Chronic crime

Members of Lebanon's Internal Security Forces. (The Daily Star/Mohammed Zaatari)

Political and religious leaders make daily pleas for national unity in Lebanon, as the country faces the threat of sectarian tension and spillover from the crisis in Syria. But perhaps good old-fashioned crime is the one sure sign that the Lebanese are united – in misery.

Robberies take their daily toll on every single part of the country, and the more worrying phenomenon of kidnapping for ransom is also proving to be a cross-sectarian and cross-regional affair. Whether it’s the north, south, Bekaa Valley, Mount Lebanon or Beirut, people live under the threat of abduction, leaving behind anguished loved ones and friends, and a jumpy public.

When it took office in the summer of 2011, the Cabinet of Prime Minister Najib Mikati pledged to “get to work.” The slogan was meant as a pledge that the executive branch might not be able to solve thorny, divisive political issues, but it could at least handle a series of pressing items that concern average citizens.

But not even street crime appears to be a manageable issue, even though it is usually unconnected to the turbulent regional situation. The government launches its inevitable “security weeks” and “security months,” but the phenomenon of lawlessness not only refuses to go away, but also exhibits alarming growth.

Officials might offer the argument that they have little in the way of funds to boost the ranks of police and other security bodies, but they should bear in mind that every “kidnapped in Lebanon” news item does irreparable harm to the country’s reputation.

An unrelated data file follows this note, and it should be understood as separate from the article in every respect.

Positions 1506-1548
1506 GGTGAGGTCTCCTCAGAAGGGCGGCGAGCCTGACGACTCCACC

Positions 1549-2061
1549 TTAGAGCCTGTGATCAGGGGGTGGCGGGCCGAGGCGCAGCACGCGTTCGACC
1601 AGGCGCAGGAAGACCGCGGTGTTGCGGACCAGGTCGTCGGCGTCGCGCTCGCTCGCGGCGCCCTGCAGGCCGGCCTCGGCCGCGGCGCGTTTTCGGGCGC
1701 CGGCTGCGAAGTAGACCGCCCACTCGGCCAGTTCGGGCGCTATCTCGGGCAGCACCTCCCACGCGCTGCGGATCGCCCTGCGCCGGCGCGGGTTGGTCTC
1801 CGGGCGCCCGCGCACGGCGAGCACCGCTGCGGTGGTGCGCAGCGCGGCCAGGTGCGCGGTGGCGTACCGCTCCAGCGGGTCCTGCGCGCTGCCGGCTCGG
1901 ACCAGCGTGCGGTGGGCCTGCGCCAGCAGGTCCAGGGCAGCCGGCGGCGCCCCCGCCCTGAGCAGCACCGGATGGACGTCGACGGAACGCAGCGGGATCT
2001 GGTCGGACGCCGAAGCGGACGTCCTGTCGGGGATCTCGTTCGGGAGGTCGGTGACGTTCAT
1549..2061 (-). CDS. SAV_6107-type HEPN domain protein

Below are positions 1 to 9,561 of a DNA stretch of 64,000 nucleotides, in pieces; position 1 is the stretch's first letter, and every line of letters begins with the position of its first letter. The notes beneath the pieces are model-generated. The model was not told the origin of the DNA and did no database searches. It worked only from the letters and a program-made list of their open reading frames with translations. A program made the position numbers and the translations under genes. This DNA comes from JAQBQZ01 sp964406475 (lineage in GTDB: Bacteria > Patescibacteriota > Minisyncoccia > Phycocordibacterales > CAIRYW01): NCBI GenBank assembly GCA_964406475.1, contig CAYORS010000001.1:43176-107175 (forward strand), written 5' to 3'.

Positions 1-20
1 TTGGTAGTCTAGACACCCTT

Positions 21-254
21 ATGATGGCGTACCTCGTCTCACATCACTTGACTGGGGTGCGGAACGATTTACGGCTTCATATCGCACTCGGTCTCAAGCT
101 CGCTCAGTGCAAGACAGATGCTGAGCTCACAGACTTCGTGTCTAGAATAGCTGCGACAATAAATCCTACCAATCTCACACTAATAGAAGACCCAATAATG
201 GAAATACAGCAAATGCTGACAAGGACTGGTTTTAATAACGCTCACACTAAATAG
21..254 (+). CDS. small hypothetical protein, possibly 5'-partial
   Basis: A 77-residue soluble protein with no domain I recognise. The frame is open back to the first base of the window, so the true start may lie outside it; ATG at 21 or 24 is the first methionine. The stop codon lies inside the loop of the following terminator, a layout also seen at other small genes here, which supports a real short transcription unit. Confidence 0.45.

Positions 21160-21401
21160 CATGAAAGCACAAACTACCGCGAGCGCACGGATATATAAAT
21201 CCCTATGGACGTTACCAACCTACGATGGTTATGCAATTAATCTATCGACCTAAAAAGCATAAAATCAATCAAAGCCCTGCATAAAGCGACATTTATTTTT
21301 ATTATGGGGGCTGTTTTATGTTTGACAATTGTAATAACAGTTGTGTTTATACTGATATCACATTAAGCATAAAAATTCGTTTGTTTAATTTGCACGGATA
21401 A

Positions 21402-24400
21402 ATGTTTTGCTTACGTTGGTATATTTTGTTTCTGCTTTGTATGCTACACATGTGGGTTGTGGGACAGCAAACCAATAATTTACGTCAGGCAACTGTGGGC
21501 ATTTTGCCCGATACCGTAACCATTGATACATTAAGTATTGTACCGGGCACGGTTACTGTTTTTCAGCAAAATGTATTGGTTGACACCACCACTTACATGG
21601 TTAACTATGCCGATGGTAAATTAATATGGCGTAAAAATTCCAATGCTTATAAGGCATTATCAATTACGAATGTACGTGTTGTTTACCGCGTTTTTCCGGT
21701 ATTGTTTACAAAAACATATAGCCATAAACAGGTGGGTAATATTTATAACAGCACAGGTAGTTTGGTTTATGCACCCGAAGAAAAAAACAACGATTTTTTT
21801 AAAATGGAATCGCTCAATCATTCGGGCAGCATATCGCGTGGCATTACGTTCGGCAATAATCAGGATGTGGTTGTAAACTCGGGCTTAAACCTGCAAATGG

Lebanese in the diaspora are well aware of such incidents, thanks to today’s media and communications explosion, and understandably think twice before committing themselves to coming home for a visit. One can only imagine what non-Lebanese tourists think when they hear the news of violent crimes and kidnappings.

There are two ways to go about tackling the problem of crime. The short-term, immediate solution is to author a plan to deter criminals, by boosting the effectiveness of security bodies. Not every solution has to come from the top, since some municipal governments have shown they take such matters seriously, and have deployed enough police and night watchmen to deter criminals in their jurisdictions. The central government authorities such as the Internal Security Forces should be praised for the attempts to crack down on crime, but if these bodies don’t have enough resources or manpower, a solution must simply be found for this pressing, “everyday” issue.

But over the long term, everyone knows that fighting poverty and launching a long-awaited process of judicial reform are essential in the fight against crime. Accelerating the trial process, instituting rehabilitation programs and a whole host of measures must be adopted, immediately – unless crime is to be added to the list of problems that are “too sensitive” to be addressed.

A version of this article appeared in the print edition of The Daily Star on February 09, 2013, on page 7.




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